Does the cascading search come up for the shortcomings of current approaches? As the results from the evaluation chapter clearly indicate, the cascading search has the potential to compensate for the shortcomings of the approaches which were introduced in the introduction. Existing research software can be found on GitHub and furthermore connected to their respective publications. The cascading search utilize technological driven approaches, in fact these approaches are most reliable when it comes to identifying target references, for their use of structured text elements. Supported by these results, the cascading search is a valid and useful alternative to community- and technological driven approaches as well as metadata standards and policies.

How effective is Betty’s research engine? With an accuracy of merely 35,25%, Betty’s re search engine has plenty of room for improvement. However, in relation to the 400 analyzed repositories, only 89 (22,25%) repositories made use of structured text elements Zenodo-Badges, Citation Files, BibTEX. A rule-based approach might not be well suited for this type of textual data. Since 63% of all references are written in plain, unstructured text, a data driven approach might be more promising.

In what use cases, can Betty’s re search engine serve best? Betty’s research engine can help researcher who aim to (i) fully understand and (ii) reproduce software related publications. Unlike Papers with Code, Betty’s research engine does not support any categorisation of the found research. The search results don’t have any information about ongoing benchmarks or the state of the art for that matter. Enabling users to (iii) benchmark the own software related research to other solutions would require further work.

6 Conclusion

In this paper we reiterated the problem of not findable, accessible research software and pointed out how current approaches don’t provide a satisfying solution, for they are not sufficiently consider already existing research software repositories stored on platforms like GitHub or organizational GitLabs. We proposed the cascading search, a novel approach that has the potential to compensate for the shortcomings of current approaches by searching for software repositories first and then linking them to their corresponding publications. We presented Betty’s research engine, an implementation of the cascading search that faces the challenges of individual rate limitations and restricted access by a client based design. We elaborated how the cascading search can be performed in parallel processes while maintaining a sound, coherent structure. We analyzed 400 random search results from the domain of ecology and found that (a) the cascading search is a valid, useful alternative to current approaches, (b) the rule-based approaches presented in this paper yield an accuracy of 35,25% and (c) the majority of references (63%) to corresponding publications / entries in third party databases are written in plain, unstructured text. Reflecting our results we found that a rule-based approach (like the one we use now) might not be well suited for the problem at hand and a data-driven approach might be more promising for identifying references to corresponding publications. Compared to community driven approaches like Papers with Code we reflected on the importance of categorisation and benchmarking of research software and concluded that further work on Betty’s research engine is necessary.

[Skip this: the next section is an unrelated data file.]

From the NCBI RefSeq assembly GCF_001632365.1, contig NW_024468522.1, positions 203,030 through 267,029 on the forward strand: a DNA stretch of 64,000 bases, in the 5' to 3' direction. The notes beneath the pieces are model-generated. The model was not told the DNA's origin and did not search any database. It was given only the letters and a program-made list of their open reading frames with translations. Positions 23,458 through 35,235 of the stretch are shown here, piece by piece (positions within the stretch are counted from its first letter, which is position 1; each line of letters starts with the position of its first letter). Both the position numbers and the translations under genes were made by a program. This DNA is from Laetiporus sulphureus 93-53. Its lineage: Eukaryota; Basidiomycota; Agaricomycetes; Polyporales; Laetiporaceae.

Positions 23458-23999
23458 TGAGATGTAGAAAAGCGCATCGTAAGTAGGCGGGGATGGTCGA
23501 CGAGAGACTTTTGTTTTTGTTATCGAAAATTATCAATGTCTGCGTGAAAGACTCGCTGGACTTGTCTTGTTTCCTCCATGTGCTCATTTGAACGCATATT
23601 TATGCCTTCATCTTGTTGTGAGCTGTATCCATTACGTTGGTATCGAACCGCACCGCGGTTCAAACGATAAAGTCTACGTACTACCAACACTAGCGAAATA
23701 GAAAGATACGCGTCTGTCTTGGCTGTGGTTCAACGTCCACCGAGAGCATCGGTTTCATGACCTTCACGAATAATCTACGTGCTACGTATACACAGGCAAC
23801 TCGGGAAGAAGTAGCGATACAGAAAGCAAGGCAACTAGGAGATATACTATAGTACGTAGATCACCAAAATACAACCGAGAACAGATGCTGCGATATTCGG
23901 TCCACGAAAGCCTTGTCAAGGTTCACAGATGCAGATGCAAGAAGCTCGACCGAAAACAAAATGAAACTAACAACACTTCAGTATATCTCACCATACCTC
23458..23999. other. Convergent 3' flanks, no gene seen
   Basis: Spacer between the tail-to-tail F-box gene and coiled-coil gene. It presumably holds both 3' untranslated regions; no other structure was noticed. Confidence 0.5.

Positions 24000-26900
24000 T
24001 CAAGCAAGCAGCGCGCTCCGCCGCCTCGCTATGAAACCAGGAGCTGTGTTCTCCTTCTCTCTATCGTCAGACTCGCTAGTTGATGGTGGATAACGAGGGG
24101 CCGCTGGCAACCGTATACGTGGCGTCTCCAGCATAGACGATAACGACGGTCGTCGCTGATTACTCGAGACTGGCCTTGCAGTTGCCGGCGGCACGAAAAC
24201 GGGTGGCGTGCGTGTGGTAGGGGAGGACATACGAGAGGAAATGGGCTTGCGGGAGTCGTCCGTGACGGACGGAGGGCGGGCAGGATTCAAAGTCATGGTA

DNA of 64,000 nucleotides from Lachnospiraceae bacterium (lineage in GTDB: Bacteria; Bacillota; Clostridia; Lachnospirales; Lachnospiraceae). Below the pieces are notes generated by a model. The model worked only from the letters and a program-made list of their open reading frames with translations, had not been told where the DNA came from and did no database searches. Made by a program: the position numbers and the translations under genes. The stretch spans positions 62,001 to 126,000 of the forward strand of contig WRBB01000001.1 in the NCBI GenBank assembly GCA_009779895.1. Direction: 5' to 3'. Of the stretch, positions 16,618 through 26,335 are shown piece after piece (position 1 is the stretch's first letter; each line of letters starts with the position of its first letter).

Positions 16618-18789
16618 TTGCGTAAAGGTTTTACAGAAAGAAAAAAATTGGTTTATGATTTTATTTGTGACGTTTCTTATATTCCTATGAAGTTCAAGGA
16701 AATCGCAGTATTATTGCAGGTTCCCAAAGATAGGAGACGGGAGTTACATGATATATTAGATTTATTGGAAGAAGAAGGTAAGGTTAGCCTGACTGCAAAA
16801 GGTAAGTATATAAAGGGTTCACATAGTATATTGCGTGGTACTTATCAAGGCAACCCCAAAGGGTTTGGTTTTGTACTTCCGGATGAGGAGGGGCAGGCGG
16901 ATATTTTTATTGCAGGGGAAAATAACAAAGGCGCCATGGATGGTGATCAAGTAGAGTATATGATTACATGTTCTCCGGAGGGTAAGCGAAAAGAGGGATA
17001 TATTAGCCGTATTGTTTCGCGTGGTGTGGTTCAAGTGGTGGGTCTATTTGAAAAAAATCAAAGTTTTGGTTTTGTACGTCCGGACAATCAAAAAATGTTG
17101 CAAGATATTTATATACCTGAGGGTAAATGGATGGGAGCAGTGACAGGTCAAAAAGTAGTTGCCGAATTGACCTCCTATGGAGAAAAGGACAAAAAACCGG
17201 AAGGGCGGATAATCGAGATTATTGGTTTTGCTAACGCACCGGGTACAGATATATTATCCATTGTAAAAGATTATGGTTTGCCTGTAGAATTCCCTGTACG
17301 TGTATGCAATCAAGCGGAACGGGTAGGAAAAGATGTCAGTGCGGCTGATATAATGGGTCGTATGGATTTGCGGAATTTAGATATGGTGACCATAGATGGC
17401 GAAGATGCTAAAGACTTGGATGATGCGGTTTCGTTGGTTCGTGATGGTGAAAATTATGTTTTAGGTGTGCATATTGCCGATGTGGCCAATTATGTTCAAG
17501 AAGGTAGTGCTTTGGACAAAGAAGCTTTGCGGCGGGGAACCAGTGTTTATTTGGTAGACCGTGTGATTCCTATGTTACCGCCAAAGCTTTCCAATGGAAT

Data Availability

Data can be found here: https://github.com/VasiliySeibert/cascading_search_ecology_eval

Software Availability

Software can be found here: https://github.com/VasiliySeibert/BettysReSearchEngine

7 Acknowledgements

This work would not have been possible without the financial support from the German Research Foundation (DFG) - project number 442146713.

We are grateful to all of those with whom we had the pleasure to work during this and other related projects.

8 Roles and contributions

Vasiliy Seibert: Conceptualization, Writing – original draft

Andreas Rausch: Conceptualization, Writing – original draft

Stefan Wittek: Conceptualization, Writing – original draft

References